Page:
The Great Bewilderment is a series of overlapping and multifaceted ambitious songs written following Vanderwolf’s ejection from the UK and subsequent nomadic wanderings. In a series of mishaps and unforeseen circumstances, including a global pandemic, Vanderwolf finally sought refuge in the sunny climes of Los Angeles, where he currently resides and where much of the new album was written and recorded.


The music was first developed and rehearsed between Max, drummer Angie Scarpa and bassist, H. Chris Roy high in the hills of Laurel Canyon, and usually outside to avoid Covid infection. As the pandemic subsided, guitarist and recording engineer Tim Sonnenfeld was added to the line-up.


‘’We started with 16 songs and Angie was tasked with whittling them down to a tight 7. But then Love Stay Strong and Gratitude Suite emerged– and we just had to have those included in the collection.’’

When it came time to go into the studio, Vanderwolf reached out to long-time friend, producer/keyboardist Dennis Martin. Phil Alloco also came from NYC to provide some additional guitar and crucial moral support. For 9 days at Red Star Studios in SIlver Lake, Los Angeles, we recorded the bulk of this record– much of it performed and recorded live.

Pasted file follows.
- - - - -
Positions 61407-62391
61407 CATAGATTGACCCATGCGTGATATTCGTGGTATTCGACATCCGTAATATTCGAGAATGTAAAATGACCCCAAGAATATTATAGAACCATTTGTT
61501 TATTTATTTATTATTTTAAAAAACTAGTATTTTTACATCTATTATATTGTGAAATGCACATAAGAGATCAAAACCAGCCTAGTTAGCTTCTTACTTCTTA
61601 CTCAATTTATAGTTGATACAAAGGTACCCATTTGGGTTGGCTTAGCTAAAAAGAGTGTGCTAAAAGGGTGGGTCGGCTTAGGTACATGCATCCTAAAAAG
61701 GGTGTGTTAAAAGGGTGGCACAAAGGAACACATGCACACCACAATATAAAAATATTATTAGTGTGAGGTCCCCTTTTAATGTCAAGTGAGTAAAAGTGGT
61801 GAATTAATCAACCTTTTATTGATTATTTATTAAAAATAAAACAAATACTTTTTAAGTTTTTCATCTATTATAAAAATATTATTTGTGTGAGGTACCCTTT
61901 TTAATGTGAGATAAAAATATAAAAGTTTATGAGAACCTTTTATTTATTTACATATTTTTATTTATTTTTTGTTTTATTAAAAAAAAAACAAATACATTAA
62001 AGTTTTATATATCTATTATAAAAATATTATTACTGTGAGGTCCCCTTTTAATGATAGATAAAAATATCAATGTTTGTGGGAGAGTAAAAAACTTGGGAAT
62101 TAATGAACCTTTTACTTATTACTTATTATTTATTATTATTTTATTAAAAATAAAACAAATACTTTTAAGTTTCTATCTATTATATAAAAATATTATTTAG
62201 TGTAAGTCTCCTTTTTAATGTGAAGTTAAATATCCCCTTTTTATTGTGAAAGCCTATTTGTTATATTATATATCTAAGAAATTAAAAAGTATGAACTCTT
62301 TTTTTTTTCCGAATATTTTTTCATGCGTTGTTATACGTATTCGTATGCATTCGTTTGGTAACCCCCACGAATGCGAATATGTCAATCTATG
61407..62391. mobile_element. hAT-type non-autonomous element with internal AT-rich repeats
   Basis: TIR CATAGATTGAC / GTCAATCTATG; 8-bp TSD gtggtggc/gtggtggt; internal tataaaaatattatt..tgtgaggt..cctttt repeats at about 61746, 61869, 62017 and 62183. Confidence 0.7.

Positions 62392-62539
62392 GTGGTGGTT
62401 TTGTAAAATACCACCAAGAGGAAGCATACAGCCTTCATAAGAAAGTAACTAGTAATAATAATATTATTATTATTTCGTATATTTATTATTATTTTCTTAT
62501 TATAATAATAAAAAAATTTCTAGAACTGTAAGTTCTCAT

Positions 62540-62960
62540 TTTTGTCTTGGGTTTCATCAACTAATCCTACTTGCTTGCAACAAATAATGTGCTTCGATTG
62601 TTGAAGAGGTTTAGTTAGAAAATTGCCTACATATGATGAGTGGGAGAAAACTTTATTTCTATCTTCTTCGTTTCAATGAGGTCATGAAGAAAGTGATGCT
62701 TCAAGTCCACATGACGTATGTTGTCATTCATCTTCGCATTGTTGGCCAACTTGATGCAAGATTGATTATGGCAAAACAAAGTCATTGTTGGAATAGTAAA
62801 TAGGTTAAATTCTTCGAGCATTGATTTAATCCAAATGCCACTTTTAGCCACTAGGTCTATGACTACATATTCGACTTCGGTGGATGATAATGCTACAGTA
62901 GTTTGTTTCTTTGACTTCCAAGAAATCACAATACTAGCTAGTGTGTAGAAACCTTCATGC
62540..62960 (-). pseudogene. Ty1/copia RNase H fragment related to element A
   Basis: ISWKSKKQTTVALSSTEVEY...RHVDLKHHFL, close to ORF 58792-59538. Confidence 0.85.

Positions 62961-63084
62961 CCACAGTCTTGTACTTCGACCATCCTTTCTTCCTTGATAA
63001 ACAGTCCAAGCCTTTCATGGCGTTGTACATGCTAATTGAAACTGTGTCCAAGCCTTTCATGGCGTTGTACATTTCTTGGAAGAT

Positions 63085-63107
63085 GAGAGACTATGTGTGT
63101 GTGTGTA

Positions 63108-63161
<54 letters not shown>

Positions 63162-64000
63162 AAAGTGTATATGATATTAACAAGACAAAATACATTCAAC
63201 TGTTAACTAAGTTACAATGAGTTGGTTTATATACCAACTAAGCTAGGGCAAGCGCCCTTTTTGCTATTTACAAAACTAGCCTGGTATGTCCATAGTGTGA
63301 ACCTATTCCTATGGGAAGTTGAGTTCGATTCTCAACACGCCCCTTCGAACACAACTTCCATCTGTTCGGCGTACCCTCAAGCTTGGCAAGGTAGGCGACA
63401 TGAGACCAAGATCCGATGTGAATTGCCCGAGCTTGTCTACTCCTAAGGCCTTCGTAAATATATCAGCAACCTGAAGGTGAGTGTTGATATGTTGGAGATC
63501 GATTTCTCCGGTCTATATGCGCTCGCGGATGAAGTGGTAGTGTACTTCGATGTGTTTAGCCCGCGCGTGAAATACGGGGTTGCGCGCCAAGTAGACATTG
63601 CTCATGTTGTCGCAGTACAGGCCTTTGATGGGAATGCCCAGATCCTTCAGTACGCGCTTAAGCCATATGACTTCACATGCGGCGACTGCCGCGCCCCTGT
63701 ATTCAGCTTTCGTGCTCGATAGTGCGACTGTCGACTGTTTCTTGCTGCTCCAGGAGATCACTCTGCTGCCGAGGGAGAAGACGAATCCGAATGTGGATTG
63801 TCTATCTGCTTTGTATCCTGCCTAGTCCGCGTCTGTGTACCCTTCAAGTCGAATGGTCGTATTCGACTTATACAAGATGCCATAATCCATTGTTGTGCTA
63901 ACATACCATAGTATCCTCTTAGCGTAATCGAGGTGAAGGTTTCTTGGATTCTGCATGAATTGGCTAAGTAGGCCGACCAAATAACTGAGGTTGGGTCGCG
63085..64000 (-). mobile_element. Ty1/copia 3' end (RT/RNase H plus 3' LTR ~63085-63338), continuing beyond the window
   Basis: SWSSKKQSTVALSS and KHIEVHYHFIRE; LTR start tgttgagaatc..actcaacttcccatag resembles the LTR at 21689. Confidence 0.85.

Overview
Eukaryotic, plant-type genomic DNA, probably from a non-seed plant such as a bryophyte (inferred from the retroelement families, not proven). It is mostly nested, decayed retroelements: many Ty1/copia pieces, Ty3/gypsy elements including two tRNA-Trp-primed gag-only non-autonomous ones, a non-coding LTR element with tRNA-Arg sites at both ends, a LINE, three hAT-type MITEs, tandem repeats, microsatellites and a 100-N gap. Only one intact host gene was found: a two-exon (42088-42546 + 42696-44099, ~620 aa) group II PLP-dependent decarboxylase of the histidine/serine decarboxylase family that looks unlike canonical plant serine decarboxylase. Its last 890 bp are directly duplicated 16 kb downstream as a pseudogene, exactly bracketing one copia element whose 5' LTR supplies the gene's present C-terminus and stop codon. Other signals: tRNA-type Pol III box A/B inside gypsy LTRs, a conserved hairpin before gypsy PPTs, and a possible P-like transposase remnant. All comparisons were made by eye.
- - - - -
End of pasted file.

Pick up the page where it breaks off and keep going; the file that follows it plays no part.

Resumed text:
‘’Even a few of the vocals you hear on this record were recorded live and in one take.’ Additional overdubs, we’re done at Bunker Studio in Williamsburg, Brooklyn.

Special guest appearances include Portishead’s Adrian Utley whose guitar solo and moog on ‘’Gaza’’ brings an incredible power to the song. For those more familiar with his restrained brooding melodicism, this solo may come as a surprise. “I wanted to hear Adrian rip a solo,” laughs Vanderwolf. ‘’I’d heard Adrian play like this before in various projects. I know his capabilities and influences. I wanted him to step out boldly for this.’’

Paul Merton, musical director for Brian Wilson, brings an incredibly rich harmonica to the Book of Dread. ‘’I’d known Paul from my time producing Brian’s WIlson’s Pet Sounds and Smile concerts in London and as soon as I’d written that part I heard Paul’s beautiful musicality in it.

The result encompasses an album of the sweeping grandeur of A’ Coming Home and The Book Of Dread, to the delicate, filmic despair of Sweep Away The Shards, The 6.09’s futuristic folk treatise on trials of work, Love Stay Strong’s redemptive rock, the soulful swagger of The Here And Now, before Gratitude Suite ends the album with a howling defiance.

“I’m not an artist who feels overly compelled to keep my music in the same narrow space,” notes Vanderwolf drily. “Some bands have a laser focus honing in on the same idea and repeating it with modest variation, but most of my writing is a reflection on what I’m learning – musically and otherwise. It’s a reflection of my emotions and experiences. Therefore, it’s as varied as my emotions and experiences. A song like, The Book Of Dread might be an exercise in developing my harmonic sensibility, chord voicing or rhythmic exploration. But it also might be a mythic tale of how relationships are pre-programmed to self-destruct due to pre-existing pathologies. That kind of subject matter benefits from this kind of expansive approach.”